Diabetes is one of the world’s most important causes of healthcare expenditure and lost economic growth. The project revolves around the synthesis and pharmacological evaluation (evaluation of drug properties such as efficacy, tolerance and how it works in the body) of the new compounds from the so-called inhibitors of the sEH (soluble Epoxide Hydrolase) enzime as drugs for the treatment of type 2 diabetes-related conditions, such as metabolic syndrome, cardiovascular problems or neuropathic pain.
- To define the strategy for the development of selected sEH inhibitors, confirming their selectivity and non-citotoxicity, verifying that they are more stable than the previously known sEH inhibitors, and to carry out preliminary efficacy studies in animal models.
Problem to Solve
Cardiovascular, inflammatory and metabolic diseases are the main causes of death worldwide. Type 2 diabetes and metabolic syndrome is a complex health disorder that currently affects around 15% of the worldwide population and current trends show that the disease is affecting younger age groups, steadily increasingly in adolescents and even children.
These conditions are probably one of the most significant economic and health burden for our society, not only from a high prevalence but, even more importantly, for their related chronic complications and high mortality rate. In fact, nowadays it is the fourth worldwide death cause and the trend is on raise.
To develop a new drug for these conditions will benefit the large population currently suffering from them, fulfilling a largely unmet clinical need and improving their quality of life. Additionally, as these disorders are, from an economical point of view, a heavy burden for the Health system of the developed countries, new drugs against these diseases are desperately sought out.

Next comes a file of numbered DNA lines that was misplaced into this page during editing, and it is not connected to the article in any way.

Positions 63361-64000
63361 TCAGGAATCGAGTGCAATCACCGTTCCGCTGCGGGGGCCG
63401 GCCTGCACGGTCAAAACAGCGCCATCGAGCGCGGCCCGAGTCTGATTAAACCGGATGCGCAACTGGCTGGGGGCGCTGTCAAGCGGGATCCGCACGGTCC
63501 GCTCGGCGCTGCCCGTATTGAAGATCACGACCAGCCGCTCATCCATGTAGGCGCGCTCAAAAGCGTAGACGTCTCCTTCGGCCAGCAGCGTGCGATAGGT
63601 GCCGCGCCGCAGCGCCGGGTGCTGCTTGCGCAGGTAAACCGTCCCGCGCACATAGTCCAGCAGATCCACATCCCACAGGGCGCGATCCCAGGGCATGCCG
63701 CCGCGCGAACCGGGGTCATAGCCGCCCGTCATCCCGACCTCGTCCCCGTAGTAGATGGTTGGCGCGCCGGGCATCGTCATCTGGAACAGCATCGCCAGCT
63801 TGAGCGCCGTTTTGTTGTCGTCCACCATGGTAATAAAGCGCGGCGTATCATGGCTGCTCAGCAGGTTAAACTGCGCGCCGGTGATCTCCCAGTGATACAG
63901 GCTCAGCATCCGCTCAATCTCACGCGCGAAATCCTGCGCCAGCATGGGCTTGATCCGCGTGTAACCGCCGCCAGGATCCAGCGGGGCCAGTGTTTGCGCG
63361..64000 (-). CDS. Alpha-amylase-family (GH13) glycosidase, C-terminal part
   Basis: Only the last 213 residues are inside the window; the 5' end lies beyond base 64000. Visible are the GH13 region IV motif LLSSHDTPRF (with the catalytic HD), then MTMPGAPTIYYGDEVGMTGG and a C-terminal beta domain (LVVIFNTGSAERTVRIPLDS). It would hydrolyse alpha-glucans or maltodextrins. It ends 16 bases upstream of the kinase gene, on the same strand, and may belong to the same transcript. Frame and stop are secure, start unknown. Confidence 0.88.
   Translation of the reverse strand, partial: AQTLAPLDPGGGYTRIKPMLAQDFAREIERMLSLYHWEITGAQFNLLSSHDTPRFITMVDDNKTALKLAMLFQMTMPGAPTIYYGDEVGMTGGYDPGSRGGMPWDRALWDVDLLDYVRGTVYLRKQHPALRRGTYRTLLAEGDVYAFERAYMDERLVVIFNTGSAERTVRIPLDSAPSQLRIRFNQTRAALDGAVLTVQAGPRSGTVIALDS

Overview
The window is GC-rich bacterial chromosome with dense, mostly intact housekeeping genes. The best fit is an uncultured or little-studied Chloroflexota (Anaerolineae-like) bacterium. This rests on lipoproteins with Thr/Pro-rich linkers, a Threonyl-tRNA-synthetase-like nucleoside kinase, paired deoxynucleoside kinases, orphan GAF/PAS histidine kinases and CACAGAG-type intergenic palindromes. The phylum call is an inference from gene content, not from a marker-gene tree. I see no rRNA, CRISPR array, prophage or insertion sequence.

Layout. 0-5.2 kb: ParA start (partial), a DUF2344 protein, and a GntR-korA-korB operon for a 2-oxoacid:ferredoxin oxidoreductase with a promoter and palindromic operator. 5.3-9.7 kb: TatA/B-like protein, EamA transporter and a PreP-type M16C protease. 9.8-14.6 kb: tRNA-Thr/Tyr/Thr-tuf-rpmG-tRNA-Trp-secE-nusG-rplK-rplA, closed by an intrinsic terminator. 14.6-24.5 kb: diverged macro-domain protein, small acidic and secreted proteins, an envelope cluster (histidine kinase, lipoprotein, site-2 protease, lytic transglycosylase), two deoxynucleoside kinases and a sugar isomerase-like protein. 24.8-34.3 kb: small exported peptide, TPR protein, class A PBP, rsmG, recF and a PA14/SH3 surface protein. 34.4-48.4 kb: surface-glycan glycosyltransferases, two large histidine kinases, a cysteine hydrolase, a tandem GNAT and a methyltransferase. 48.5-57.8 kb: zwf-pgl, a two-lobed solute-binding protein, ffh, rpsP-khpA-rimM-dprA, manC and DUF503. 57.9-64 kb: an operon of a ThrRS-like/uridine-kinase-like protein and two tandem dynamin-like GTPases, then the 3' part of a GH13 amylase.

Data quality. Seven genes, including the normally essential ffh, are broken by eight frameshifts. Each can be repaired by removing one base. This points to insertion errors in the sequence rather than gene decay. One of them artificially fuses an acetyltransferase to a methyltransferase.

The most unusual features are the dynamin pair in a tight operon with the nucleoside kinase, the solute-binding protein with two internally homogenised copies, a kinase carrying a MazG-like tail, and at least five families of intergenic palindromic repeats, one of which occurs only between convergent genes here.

sEH is an enzyme found within cells whose inhibition has recently shown beneficial effects in cardiovascular (hypertension, atherosclerosis, ischaemic heart disease), inflammatory (chronic obstructive pulmonary disease, renal inflammation), and metabolic diseases (diabetes type 2, metabolic syndrome) in several animal models.
We have recently synthesized a series of novel potent sEH inhibitors which clearly surpass the previously known sEH inhibitors.
Level of Innovation
Current sEH inhibitors suffer from low solubility, poor pharmacokinetics and formulation problems. The novel sEH inhibitors are more soluble (being easier to be excreted), less lipophilic (therefore not reabsorbed during the excretory process), and even more potent than reference sHE inhibitors, and may benefit from the fact that most sEHIs are seen in the scientific community as secure drugs, with very few side-effects. Moreover, the novel sHE inhibitors have a extremely short and simple synthesis, so the drug would be of low production cost.
Currently, there are several other kind of drugs clinically approved for the treatment of metabolic diseases. Of note, in treating diabetes, combination therapy is usually a need, so a new drug, as the currently sEHIs under study, would not have to compete against the other drugs, but should join them in the therapeutic arsenal.
Finally, it must be added that the anti-inflammatory role of sEHIs has been demonstrated in animal models of several orphan diseases (or rare diseases), which may open the way of an orphan drug designation for our novel sEHIs.